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To evaluate the safety and tolerability of PF-04494700, an oral Inhibitor of receptor for advanced glycation end products (RAGE), in subjects with mild-to-moderate dementia of the Alzheimer’s type.
Subjects 50 years and older who met NINCDS-ADRDA criteria for AD with an MMSE score between 12–26 (inclusive) were randomized to 10-weeks of double-blind treatment with either a 10 mg “low dose” of PF-04494700 (after a 6-day loading dose of 30 mg/d to); or a 20 mg “high dose” of PF-04494700 (after a loading dose of 60 mg/d); or placebo. Safety measures included adverse events, laboratory tests, vital signs, and 12-lead ECG.
27 subjects received PF-04494700 30/10 mg (female, 63%; mean age, 74.6 years; mean MMSE, 21.1), 28 subjects received PF-04494700 60/20 mg (female, 57%; mean age, 76.6 years; mean MMSE, 21.6), and 12 subjects received placebo (female, 67%; mean age, 74.1 years; mean MMSE, 19.2). A higher proportion of subjects completed 10 weeks of double-blind treatment on both the “low dose” regimen of PF-04494700 (88.9%) and the “high dose” regimen (85.7%) than completed on placebo (66.7%). Discontinuation due to adverse events, and incidence of severe adverse events, respectively, were lower on the “low dose” regimen (7.4%,11.1%) and the “high dose” regimen (3.6%,10.7%) compared to placebo (25.0%,16.7%). There were no clinically meaningful differences in vital signs, laboratory test results, or mean ECG parameters in subjects treated with PF-04494700. PF-04494700 had no consistent effect on plasma levels of Aβ, inflammatory biomarkers, or secondary cognitive outcomes.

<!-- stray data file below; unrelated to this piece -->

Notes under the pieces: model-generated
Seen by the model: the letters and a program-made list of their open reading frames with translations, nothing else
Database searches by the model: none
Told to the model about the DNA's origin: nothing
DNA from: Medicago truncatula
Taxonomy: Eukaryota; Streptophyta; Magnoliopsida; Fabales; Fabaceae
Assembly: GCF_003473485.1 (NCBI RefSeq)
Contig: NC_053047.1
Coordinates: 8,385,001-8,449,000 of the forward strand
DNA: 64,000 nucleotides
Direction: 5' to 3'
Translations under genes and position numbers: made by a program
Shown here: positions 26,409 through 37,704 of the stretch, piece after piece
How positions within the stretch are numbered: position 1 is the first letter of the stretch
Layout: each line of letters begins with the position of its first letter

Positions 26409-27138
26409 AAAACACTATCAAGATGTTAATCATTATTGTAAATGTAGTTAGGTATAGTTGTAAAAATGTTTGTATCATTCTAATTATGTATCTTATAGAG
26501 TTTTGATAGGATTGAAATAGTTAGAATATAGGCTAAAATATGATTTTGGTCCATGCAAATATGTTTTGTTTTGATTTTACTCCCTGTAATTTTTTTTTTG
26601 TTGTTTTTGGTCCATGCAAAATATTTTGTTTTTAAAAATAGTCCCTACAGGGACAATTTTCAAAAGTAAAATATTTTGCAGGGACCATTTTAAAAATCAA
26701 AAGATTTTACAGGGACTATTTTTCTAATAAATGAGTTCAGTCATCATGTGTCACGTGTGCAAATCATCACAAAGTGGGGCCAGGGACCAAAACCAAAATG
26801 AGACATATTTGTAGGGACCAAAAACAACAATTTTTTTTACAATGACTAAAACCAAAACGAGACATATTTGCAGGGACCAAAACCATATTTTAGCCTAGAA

Ten weeks of treatment with PF-04494700 was safe and well-tolerated in subjects with mild-to-moderate AD, indicating the feasibility of a larger long-term efficacy trial.
Alzheimer’s Disease (AD) is a neurodegenerative disease that is the leading cause of dementia in the elderly.1,2 It is characterized by the extracellular accumulation of β-amyloid (Aβ) plaques consisting of Aβ1–42 and Aβ1–40 peptides, and neurofibrillary tangles consisting of hyperphosphorylated tau protein filaments, accompanied by progressive cell loss, especially in cholinergic neurons in the basal forebrain region.3,4
There is increasing evidence that the accumulation of Aβ peptides in brain may play a pivotal role in the pathophysiologic process of AD,5 disrupting the synthesis and release of acetylcholine (ACh).4 Available therapies for AD attempt to provide symptomatic relief via cholinergic mechanisms,6 or by altering NMDA receptor mechanisms.7 Currently, no disease-modifying or anti-amyloid therapies are available.
One promising disease-modifying treatment strategy targets the receptor for advanced glycation end-products (RAGE). RAGE is a multiligand receptor of the immunoglobulin superfamily which is composed of three immunoglobulin-like domains: a “V”-type domain involved in ligand binding, and two “C”-type domains (a short transmembrane domain, and cytoplasmic tail involved in intracellular signaling).8 RAGE is expressed in multiple cell types, and the receptor has been shown to bind a broad array of ligands. Notably, RAGE recognizes not only specific amino acid sequences, but also three-dimensional structures such as β-sheets and fibrils.8,9,10 Thus, RAGE appears to be a pattern recognition receptor that binds ligands which typically accumulate in tissues during aging (including Aβ peptide), inflammation, or in response to other tissue stresses.8,11,12,13